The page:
When we are given a new birth certificate into the nation of Jesus, we gain a new citizenship (Philippians 3:20). This also means that we become foreigners and exiles in the nation or empire that we physically live in (Hebrews 11:13, 1 Peter 1:17). This is great news because scripture also claims that the nations and empires of the world are ruled by Satan. (read more on that here)
Dear friends, I urge you, as foreigners and exiles, to abstain from sinful desires, which wage war against your soul.
1 Peter 2:11
Because we are foreigners in the nation or empire that we live in, we do not fight their battles. Christians have their own battles to fight and wage war far differently than this world does. For instance, nations of the world fight with weapons of war in order to kill people. Conversely, in the nation of Jesus “the weapons we fight with are not the weapons of the world” because “our struggle is not against flesh and blood” but rather against the evil spiritual powers that enslave the nations of the world (2 Corinthians 10:4, Ephesians 6:12). Citizens of the Kingdom of God wage war by cutting through lies with words of truth and overcoming evil with acts love and compassion.
The Kingdom of God is a strange nation to be a part of. To be in this kingdom is to be a servant, a helper, to love your enemies, to put ourselves lower than others, to sacrifice, to be last: not first. It is an unattractive nation for those seeking wealth and power over others.
We may be living this portion of our lives in a foreign territory as occupiers, but one day our nation (the Kingdom of God) will cover the entire Earth (more on that here). As for now, we are strangers to the nation we live in (Hebrews 11:13).
As citizens of the Kingdom of God, and therefore foreigners, we are ambassadors to the pagan nations we live in.
We are Christ’s ambassadors; God is making his appeal through us.
2 Corinthians 5:20
An ambassador is a diplomat sent by a country as its official representative to a foreign country. As a citizen of the nation of Jesus, we are sent into the nation in which we are living as a foreigner to officially represent the Kingdom of God. How do we do this? We live like Jesus and follow his teachings.
Jesus replied, “Anyone who loves me will obey my teaching. My Father will love them, and we will come to them and make our home with them.”
We are to live out the teachings of Jesus in order to show others what the Kingdom of God is like (1 John 2:6, Romans 12:2). Jesus had a lot of wild teachings, some seem reasonable and some seem unreasonable, but we are commanded to follow them all as best as we can. It is in this way that those not living in the Kingdom of God will see how radically different our nation is.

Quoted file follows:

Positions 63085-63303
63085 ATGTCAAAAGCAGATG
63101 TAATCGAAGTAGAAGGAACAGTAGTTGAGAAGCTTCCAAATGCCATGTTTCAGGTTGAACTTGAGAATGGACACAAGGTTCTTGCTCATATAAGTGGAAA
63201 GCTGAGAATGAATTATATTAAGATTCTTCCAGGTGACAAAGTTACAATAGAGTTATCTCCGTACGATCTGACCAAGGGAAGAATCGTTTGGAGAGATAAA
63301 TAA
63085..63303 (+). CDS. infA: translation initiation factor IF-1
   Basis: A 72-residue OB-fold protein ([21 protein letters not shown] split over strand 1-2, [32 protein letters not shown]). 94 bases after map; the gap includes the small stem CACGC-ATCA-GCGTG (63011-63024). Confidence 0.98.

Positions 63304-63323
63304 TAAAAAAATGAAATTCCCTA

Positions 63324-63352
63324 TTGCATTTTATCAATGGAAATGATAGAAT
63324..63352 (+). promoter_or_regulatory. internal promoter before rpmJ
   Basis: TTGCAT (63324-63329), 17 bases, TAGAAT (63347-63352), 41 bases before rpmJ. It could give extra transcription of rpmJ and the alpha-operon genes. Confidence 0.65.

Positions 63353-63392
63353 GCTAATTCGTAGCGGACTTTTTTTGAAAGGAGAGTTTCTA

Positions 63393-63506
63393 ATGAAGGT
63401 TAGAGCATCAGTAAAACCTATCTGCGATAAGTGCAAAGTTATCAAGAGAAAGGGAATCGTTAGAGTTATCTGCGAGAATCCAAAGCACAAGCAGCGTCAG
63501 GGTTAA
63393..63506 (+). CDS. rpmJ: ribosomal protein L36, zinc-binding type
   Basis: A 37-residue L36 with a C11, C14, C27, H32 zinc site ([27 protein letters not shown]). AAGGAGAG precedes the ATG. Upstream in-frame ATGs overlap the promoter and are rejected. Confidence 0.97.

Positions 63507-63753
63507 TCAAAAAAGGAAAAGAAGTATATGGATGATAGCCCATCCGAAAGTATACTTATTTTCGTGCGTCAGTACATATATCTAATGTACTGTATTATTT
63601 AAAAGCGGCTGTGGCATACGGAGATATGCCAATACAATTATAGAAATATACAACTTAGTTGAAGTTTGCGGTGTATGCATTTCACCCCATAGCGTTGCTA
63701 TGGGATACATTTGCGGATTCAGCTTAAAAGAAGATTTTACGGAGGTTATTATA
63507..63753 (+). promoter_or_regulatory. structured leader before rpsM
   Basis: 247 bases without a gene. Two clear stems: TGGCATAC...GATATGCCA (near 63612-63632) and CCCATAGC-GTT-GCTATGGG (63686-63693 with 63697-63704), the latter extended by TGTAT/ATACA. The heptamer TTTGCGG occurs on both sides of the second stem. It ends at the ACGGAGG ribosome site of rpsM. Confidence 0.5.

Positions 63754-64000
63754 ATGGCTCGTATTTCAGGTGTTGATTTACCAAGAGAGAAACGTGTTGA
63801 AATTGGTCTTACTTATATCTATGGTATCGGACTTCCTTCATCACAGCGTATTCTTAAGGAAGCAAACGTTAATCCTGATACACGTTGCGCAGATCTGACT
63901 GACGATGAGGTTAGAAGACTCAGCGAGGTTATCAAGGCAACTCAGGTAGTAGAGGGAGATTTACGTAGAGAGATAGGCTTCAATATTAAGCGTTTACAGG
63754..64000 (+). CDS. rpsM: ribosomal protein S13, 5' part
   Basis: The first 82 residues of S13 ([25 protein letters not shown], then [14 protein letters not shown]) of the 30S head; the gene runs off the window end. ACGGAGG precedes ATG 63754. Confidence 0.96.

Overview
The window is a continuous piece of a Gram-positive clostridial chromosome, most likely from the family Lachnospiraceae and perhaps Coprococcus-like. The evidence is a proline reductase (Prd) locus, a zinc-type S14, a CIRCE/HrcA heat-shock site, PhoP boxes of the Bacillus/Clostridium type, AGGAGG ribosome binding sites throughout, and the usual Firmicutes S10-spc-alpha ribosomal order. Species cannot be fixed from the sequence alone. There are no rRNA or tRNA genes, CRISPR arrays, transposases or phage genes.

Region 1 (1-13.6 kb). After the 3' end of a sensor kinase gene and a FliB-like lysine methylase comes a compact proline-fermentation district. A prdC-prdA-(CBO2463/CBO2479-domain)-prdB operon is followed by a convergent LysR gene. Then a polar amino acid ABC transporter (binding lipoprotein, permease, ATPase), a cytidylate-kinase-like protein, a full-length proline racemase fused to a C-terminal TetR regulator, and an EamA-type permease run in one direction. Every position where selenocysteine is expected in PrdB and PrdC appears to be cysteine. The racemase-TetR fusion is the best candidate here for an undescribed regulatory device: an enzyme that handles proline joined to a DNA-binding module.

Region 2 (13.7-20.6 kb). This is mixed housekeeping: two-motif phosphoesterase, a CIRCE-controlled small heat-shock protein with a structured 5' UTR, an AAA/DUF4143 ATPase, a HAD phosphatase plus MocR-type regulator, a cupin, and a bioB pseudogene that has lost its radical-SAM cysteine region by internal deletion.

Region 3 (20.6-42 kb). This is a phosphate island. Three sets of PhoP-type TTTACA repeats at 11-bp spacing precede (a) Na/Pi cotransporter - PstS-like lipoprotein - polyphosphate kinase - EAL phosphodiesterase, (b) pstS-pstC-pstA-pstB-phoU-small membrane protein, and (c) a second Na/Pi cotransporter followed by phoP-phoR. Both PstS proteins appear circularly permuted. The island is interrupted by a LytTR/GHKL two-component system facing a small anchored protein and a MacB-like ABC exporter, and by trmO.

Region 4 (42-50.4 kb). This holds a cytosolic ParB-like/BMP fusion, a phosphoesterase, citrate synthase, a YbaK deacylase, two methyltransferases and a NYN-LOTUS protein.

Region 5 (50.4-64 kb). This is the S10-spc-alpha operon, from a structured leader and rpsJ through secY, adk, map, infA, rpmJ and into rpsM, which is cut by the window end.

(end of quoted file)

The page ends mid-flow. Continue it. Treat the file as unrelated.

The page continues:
The Gospel has real-life ramifications for us on earth here and now, just as it did for Jesus’s followers in the first century. Christ demands absolute allegiance. He wants no opposing loyalties to stand between you and him and his nation. The more we pledge our allegiance to the Kingdom of God the more allegiance we must shed for the pagan nation we physically live in. After all, it makes little sense to have allegiance for what is now an opposing enemy nation.
Anyone who chooses to be a friend of the world becomes an enemy of God.
While having patriotism for the pagan nation you live in isn’t always harmful, it almost always detracts from our patriotism for the Kingdom. This is because our loyalty and allegiance inevitably becomes divided.
Citizenship in God’s Kingdom demands undiluted allegiance.
Christians are called to pledge their allegiance to God and his Kingdom alone, not to any worldly nation, government, political party, flag or ideology. When we become patriotic, we divide our devotion between two nations: a kingdom of the world and the Kingdom of God. Not only this, but the main task of a Christian is to keep the Kingdom “holy,” meaning “set apart,” “separate,” and “consecrated.” We are to take great care to live lives that are set apart from the ideals, values, and methods of the world’s politics.
When we give our total allegiance to the nation of Jesus, we are aligning ourselves with the winning team. All nations and empires eventually crumble, but there is only one nation that will never fade. For this reason, we can be patriotic about our citizenship in the Kingdom of God! We should be excited to tell other people how great our real nation is.
Seek first the Kingdom of God…
When we are born again we are given a new birth certificate proving we are now citizens of a different nation: the Kingdom of God, the Jesus nation. This is what being saved means. We are saved from our citizenship in a pagan nation and are now citizens of the one and only rightful nation on Earth (Colossians 1:13). We deny our previous lord (Satan) and exalt our new King, the Lord of lords: Jesus Christ.